Kilt, Caledonia tartan

Get the measures right

for your kilt

Buying your first kilt is something quite unusual. Most likely you shall buy it online, and often it shall be custom made. Most likely this is the first time in your life where you have to take or have taken measures with the purpose of having something sewn to really fit you. It is not difficult, however, and with a kilt there is some give and take; in contrary to trousers.

The measures

When ordering a kilt your are asked for up to five measures. They are waist size, There are maximum five measures , they are:

Waist size - Fell length - Hip size - Kilt length - Your height.

Sometimes it is only waist and length, and do you order a ready-made kilt, you only have to inform about your waist size, the length being with 95% probability 24 inches or 61 cm. But then of course, you still have to find out, whether this length shall fit you, but let's take the measurements step by step.

They use yards, feet, and inches
To a continantal European it might seem odd, but it is the way it is. And you already know it from jeans. Americans and Brittans don't use the metric system.
Fortunately, a recalculation is not difficult.

The basic measure is the inch.

1 inch (1 in or 1") = 2.54 cm 

12 inches make a feet

1 feet (1 ft in or 1') = 30.5 cm 

3 feet or 36 inches make a yard

1 yard = 91.5 cm 


A traditional kilt is supposed to sit about navel (your “natural” waist), i.e. higher than most trousers. A casual kilt can be worn lower, however.
Take your measure where you want your kilt to sit.

Don’t rely on your trouser size!

The clothing industry is pleasing their customers by lying about facts. My Tommy Hilfiger jeans waist size is 32” but my kilt waist is 36”!

A kilt being fastened by means of straps and buckles means that there is some flexibility, like plus/minus 1 inch. On off-the-peg kilts the flexibility might be even bigger, like for example 34”-38” = 10 cm.


Like mentioned earlier the fell on a kilt is the part where the pleats are sewn down. In most cases you are not asked about this measurement. In fact, it is only when ordering a made-to-measure kilt in Pakistan. If you don't give an answer they'll make it 6" from the rise or 6.5" from the top of the kilt, no matter the length of it. It might be a bit to the short side, but probably perfect if you want your casual kilt to sit low. Shorter or longer is up to you, and when you have the option, why not use it? The fell should end where you are at the broadest, i.e. where you'll take the next measurement. Better too short than too long.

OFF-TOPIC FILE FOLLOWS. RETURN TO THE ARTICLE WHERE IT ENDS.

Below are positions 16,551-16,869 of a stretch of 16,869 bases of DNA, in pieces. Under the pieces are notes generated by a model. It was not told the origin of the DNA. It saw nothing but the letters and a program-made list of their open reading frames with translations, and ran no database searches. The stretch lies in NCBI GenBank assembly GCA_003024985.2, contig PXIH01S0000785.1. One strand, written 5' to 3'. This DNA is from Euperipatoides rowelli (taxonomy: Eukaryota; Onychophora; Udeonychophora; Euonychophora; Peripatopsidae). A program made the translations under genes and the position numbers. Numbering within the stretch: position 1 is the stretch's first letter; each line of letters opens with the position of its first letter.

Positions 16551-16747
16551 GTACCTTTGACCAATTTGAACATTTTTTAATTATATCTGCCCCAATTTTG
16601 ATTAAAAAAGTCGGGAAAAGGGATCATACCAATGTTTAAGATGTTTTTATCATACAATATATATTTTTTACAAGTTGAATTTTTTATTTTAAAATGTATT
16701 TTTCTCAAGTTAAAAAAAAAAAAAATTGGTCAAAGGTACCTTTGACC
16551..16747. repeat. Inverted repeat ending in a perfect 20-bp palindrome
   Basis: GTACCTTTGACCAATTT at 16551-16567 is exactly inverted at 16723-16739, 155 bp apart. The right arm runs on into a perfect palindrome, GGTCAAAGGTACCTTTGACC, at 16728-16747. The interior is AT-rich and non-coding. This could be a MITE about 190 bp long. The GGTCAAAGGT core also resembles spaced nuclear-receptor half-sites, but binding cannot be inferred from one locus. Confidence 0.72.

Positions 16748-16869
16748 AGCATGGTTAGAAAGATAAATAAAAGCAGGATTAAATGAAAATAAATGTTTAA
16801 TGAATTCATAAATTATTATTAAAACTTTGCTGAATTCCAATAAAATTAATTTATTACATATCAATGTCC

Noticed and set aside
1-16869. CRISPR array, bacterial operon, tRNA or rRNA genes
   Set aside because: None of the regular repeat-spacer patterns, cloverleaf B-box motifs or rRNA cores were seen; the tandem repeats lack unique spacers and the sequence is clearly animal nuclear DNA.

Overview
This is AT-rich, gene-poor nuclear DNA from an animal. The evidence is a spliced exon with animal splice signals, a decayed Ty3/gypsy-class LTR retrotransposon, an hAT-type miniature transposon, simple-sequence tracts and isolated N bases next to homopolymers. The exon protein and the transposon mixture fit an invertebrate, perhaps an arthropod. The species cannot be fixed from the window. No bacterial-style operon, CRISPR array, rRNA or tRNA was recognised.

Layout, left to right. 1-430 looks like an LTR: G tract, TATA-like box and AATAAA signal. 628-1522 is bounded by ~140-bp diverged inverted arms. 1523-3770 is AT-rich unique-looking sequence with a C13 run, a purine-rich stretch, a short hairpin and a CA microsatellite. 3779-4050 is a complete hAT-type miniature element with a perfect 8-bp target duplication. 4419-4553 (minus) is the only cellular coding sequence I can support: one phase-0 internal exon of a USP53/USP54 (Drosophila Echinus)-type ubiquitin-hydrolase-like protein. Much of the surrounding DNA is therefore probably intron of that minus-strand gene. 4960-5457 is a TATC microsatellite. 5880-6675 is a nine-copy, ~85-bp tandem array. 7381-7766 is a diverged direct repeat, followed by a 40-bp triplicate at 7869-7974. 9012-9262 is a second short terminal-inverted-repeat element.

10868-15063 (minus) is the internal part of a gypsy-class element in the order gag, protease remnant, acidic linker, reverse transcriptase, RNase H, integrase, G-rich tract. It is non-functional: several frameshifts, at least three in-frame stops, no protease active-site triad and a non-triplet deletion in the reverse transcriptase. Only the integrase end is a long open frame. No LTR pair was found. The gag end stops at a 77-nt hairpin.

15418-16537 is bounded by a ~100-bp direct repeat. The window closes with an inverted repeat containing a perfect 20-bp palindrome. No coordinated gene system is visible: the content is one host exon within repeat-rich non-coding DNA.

It is where you are at the broadest. Take a lose measurement.

When buying a readymade kilt you are never asked. Then the seat size is based upon the waist size.


The kilt should at the longest end at the middle of your knee cap. By no means should it cover your knees – even if that not uncommon. At the very shortest it should be one inch above the knee. That means a give and take of about five cm or two inches.

Should you get across the renowned book, So you*re going to wear the kilt by J. Charles Thompson, you’ll see that the author is advocating for short kilts; and that for special purposes they might even be quite short.

So you're going to wear the Kilt

J. Charles Thompson: So you're going to wear the kilt, 3rd revised edition 1989, Lang Syne Publishers LTD, Glasgow.

At the very longest, the kilt should reach only to the top of the knee cap… Don’t get the kilt too short, either. One of the books tells of a Highland gentleman who has his heavy kilt that he wears for shooting and hillwalking three inches above his knees. That way it does not touch the calf of his leg at all. That may be all very well if you are going to have a kilt, especially for outdoor sports, but for a general-purpose kilt an inch above the top of the knee cap is probably as short as you will want to go, even if you like a shortish kilt.
J. Charles Thompson: So you're going to wear the kilt, 3rd revised edition 1989, page 54.
And further he says:

Don’t get your kilt too long! The top of the knee cap is the absolute long limit, and up to an inch shorter is acceptable – better in my personal opinion.
J. Charles Thompson: So you're going to wear the kilt, 3rd revised edition 1989, page 99.

A few examples:
A kilt is a most flexible garment. Below are six different kilts, ranging from 24" down to 20", meaning a difference of no less than 10 centimeters, and five of them can be worn according to rules.

MacKenzei tartan

Too long. Kilt covering the knees. If worn higher OK. 24" 8 Yard PV ready-made kilt. MacKenzie tartan.

Douglas Green Modern tartan

No longer than this. Mid knee cap. Kilt worn at natural waist. 24" 5 yard wool kilt made-to-measure. Douglas Green Modern tartan.

Campbell Ancient

Top of knee cap. The kilt length I prefer. 22.5" 5 yard wool kilt made-to-measure. Campbell Ancient tartan.

Holyrood tartan

About one inch above the knee. Better no shorter than this. 22.5" sitting a little higher than on the kilt on the picture above. 5 yard wool kilt made-to-measure. Holyrood tartan.

Buchanan tartan

About two inches above the knee. Too short, if, like here, worn at natural waist. If lowered as munch as it can, it shall still be acceptable. 21" 3 yard PV off-the-peg kilt. Buchanan Antique tartan.

Buchanan tartan

The same kilt, worn lower and now just within limits.

Stewart Black tartan

A cheap 5 yard 20" made-to-measure PV kilt. Ordered that short from an American vendor. Stewart Black tartan. Here worn high but the kilt just a bit shorter than the length, which J. Charles Thompson finds still acceptable for a kilt, "especially for outdoor sports". I think most men should consider it too short.

Stewart Black tartan

The same kilt, worn as low as it could. The length now is fine, and the kilt looks OK - as long as the top is covered by a jacket or a sweater, but otherwise it is too short (to be authentic) and is looking more like a low-waist miniskirt.